Policy requires classrooms to be locked after hours

Kaitlin Musante

Individual classrooms and gathering spaces are now locked after 4 p.m. every day to prevent student use without adult supervision.

As a result, Mudd Library is now open until 6 p.m. to provide students with a place to work until the 6:15 late bus departs. Previously, the library was open from 7:30 a.m. to 5 p.m. Monday through Thursday and 7:30 p.m. to 4 p.m. on Friday.

Head of Upper School Laura Ross said that the school implemented the new policy to prevent future liability issues.

“[The classroom issue] was something we really needed to take a close look at,” Ross said. “I am grateful that our library staff stepped up and figured out a way to shift their staffing so that someone could be in the library until six, because we didn’t want to start locking classrooms if the students didn’t have a warm, safe and quiet place to go until the late bus leaves.”

Some students said that the extended hours have been beneficial in helping them to complete their work.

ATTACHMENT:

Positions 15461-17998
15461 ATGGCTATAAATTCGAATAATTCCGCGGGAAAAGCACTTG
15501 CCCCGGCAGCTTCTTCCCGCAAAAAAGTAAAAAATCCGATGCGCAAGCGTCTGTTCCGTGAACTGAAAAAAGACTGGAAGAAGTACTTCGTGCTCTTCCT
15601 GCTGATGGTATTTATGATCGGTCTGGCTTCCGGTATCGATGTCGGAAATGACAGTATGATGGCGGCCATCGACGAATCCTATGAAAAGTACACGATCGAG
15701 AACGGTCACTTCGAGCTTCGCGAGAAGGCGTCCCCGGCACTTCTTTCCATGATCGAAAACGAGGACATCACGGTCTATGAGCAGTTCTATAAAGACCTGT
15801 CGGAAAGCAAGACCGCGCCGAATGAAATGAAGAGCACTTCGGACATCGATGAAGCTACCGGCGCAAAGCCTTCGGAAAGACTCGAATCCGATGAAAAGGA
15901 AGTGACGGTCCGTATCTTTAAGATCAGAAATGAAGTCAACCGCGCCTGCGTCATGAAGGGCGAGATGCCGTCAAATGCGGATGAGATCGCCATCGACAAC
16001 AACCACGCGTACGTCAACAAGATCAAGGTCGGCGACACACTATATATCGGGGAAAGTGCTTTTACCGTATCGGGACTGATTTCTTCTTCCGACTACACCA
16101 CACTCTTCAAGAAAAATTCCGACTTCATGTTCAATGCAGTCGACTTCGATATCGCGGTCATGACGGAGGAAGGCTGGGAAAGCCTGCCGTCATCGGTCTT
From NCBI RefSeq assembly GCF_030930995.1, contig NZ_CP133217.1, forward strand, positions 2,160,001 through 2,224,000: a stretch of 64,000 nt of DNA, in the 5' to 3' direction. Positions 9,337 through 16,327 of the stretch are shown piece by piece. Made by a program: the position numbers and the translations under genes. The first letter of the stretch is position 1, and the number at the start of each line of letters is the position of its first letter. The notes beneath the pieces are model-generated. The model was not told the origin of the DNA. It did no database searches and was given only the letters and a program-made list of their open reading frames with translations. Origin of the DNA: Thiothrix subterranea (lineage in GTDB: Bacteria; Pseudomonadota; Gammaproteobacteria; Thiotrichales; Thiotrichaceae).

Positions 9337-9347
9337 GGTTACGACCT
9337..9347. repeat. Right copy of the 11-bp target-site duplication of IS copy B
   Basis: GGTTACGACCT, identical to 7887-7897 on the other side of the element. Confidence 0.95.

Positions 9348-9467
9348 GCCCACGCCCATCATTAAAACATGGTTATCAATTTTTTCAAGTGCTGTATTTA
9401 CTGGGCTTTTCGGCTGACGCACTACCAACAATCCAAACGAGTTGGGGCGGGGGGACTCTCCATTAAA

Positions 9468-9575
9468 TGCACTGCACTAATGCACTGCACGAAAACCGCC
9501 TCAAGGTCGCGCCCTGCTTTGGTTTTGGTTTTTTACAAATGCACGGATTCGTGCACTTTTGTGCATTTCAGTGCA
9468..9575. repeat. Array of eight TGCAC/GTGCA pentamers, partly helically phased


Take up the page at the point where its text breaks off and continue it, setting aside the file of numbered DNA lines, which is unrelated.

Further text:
“I really appreciate it because when I don’t have cheer practice, I like to stay at school and get most of my work done before I get home,” Julia MacCary ’19 said. “It was hard for me to finish all my work when the library closed at five.”

Many students in after-school programs, however, have expressed concern about the new policy.

Members of the debate team, who used the open rooms to run practice rounds, said that the classroom closures have had a significant negative effect on weekly practices.

“When the classrooms are closed, we can’t have the same type of practice because we are confined to one or two rooms with a debate coach,” debate team member Lauren Morganbesser ’19 said. “We only have so many coaches, so the element of supervision is detrimental. As a result, our practices are greatly restrained.”

Morganbesser said that the increased number of library hours does not solve the problems that the closures present.

“You have to be quiet in the library and you definitely can’t give speeches or do practice debate rounds,” Morganbesser said. “I’m sure that if we tried to use the library as another place for debate practice that we would get kicked out.”

Although Ross said that she acknowledges that the change may have an impact on certain students, she hopes that the policy will overall benefit the student body.

“We know that, as with any change in procedure or structure, there will be issues that arise that we need to figure out how to address, but we feel confident that this is a good step toward continuing to help ensure the safety and security of our students and our campus,” Ross said.